It is possible to commence divorce proceedings in England if you entered into a prenuptial agreement abroad. However, whether you can file a divorce petition in England depends upon whether certain jurisdictional criteria are met on the date on which you file the petition (rather than where you entered into a prenuptial agreement). These jurisdictional requirements are set out in an EU regulation known as “Brussels II”. The English court has jurisdiction to hear the divorce if certain criteria with respect to domicile and habitual residence are met. These are complex legal concepts, on which specialist legal advice is required, since how they apply depends upon specific facts and circumstances.
Vardags can help you ascertain the most suitable jurisdiction in which to get divorced based upon your individual situation, including in circumstances where you entered into a prenuptial agreement abroad (if you are able to issue divorce proceedings in more than one jurisdiction). This is an important decision, which can have far reaching financial implications, since each jurisdiction treats prenuptial agreements which seek to regulate the division of assets upon divorce differently. Although your prenuptial agreement may be enforceable in the country in which it was entered into, this does not necessarily mean that it will be enforceable in England. Whether a prenuptial agreement entered into abroad is valid and/or enforceable depends upon the individual circumstances and facts of each case, and the specific terms of the agreement.
Vardags have extensive knowledge and experience of the law applying to prenuptial agreements, having acted in the seminal 2010 Supreme Court case of Radmacher v Granatino, which changed the law in this area. In this case, the Supreme Court made it clear that whilst prenuptial agreements are not binding in England, the English courts should give effect to an agreement that is freely entered into with a full appreciation of its implications, unless it would not be fair to hold the parties to that agreement. The English courts do, therefore, retain ultimate discretion when it comes to settlement upon divorce, and will not simply automatically hold the parties to a premarital agreement, even if it is binding in the country in which it was entered into. The court must still consider whether the outcome is “fair”, and is not obliged to give effect to such a nuptial agreement if vitiating factors exist, or if it does not deem it fair.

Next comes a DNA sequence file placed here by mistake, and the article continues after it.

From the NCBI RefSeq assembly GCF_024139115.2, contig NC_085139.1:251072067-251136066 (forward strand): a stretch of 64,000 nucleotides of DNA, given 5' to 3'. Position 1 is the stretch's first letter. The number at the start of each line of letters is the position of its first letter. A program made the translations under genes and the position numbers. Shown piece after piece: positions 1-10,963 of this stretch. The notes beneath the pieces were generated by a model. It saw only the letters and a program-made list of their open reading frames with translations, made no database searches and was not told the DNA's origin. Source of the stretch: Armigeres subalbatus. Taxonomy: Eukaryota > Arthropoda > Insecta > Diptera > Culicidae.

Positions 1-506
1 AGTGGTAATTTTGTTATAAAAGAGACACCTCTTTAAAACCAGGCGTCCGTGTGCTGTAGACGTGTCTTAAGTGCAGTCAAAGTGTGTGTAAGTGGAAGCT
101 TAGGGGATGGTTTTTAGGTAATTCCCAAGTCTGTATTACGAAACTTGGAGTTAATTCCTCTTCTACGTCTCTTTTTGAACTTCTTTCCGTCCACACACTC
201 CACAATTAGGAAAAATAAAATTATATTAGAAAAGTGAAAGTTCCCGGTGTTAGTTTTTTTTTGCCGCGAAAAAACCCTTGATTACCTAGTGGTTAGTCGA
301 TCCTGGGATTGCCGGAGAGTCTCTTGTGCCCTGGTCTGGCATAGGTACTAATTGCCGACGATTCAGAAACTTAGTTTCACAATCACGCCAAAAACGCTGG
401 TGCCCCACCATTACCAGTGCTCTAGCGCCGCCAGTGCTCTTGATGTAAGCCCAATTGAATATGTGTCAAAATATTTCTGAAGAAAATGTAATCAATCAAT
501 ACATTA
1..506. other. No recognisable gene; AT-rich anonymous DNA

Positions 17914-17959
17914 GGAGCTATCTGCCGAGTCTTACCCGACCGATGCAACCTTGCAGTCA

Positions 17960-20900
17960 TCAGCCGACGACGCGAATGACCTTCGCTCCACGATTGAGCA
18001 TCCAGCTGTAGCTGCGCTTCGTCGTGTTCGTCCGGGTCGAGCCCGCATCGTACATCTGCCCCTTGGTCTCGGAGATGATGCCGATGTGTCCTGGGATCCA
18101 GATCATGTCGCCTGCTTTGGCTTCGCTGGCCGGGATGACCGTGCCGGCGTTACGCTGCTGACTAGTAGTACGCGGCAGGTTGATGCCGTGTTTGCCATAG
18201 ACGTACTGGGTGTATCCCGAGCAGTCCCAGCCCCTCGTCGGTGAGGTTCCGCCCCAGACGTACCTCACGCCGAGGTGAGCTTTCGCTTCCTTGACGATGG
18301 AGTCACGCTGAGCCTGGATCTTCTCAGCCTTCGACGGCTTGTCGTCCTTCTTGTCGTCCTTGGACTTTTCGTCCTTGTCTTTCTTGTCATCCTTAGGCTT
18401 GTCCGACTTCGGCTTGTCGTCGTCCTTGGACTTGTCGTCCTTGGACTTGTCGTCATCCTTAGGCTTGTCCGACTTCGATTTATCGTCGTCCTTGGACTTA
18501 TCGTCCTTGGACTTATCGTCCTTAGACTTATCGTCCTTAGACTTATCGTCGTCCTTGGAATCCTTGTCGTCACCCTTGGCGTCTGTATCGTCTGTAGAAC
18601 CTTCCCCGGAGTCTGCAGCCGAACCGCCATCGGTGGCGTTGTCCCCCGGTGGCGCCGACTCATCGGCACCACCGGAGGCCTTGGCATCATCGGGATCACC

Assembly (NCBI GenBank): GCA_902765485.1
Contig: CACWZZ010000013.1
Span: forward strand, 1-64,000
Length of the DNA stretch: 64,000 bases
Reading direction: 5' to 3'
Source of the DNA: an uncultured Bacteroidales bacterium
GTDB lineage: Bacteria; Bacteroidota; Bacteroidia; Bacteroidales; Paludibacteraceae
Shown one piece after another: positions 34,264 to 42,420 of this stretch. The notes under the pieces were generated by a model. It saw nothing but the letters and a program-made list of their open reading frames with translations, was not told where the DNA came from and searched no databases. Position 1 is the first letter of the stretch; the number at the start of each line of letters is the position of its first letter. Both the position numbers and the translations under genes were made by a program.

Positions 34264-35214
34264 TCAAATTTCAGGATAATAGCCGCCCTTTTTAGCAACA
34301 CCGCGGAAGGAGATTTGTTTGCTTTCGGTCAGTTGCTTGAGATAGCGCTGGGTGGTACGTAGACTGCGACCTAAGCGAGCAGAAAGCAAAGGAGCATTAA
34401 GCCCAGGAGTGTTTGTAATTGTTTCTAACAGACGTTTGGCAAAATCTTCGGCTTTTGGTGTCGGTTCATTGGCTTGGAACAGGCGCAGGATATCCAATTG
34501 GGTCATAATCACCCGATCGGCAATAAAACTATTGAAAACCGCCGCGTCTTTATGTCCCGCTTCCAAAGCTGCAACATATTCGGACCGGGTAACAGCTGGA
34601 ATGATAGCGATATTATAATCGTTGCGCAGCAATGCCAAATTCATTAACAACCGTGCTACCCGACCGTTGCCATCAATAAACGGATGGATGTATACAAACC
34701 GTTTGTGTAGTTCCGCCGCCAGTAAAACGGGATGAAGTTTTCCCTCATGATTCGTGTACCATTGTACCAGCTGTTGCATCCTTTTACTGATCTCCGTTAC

Specialist family law advice on any prenuptial agreement entered into abroad will therefore be crucial. Vardags have an extremely developed understanding of the issues and complexities arising in cases involving foreign prenuptial agreements, and the strategic factors involved. In light of our routine involvement in such cases, including notably in Radmacher in the Supreme Court, we have an unparalleled insight into the English court’s approach to these agreements, and can draw on this experience in a manner which best suits you.
The information on this website is intended as a guide and does not constitute legal advice. Vardags do not accept liability for any errors in the information on this website, nor any losses stemming from reliance upon the statements made herein. All articles and pages aim to reflect the legal position at time they were published, and may have been rendered obsolete by subsequent developments in the law. Should you require specialist advice, tailored to your situation, please see how Vardags can help you.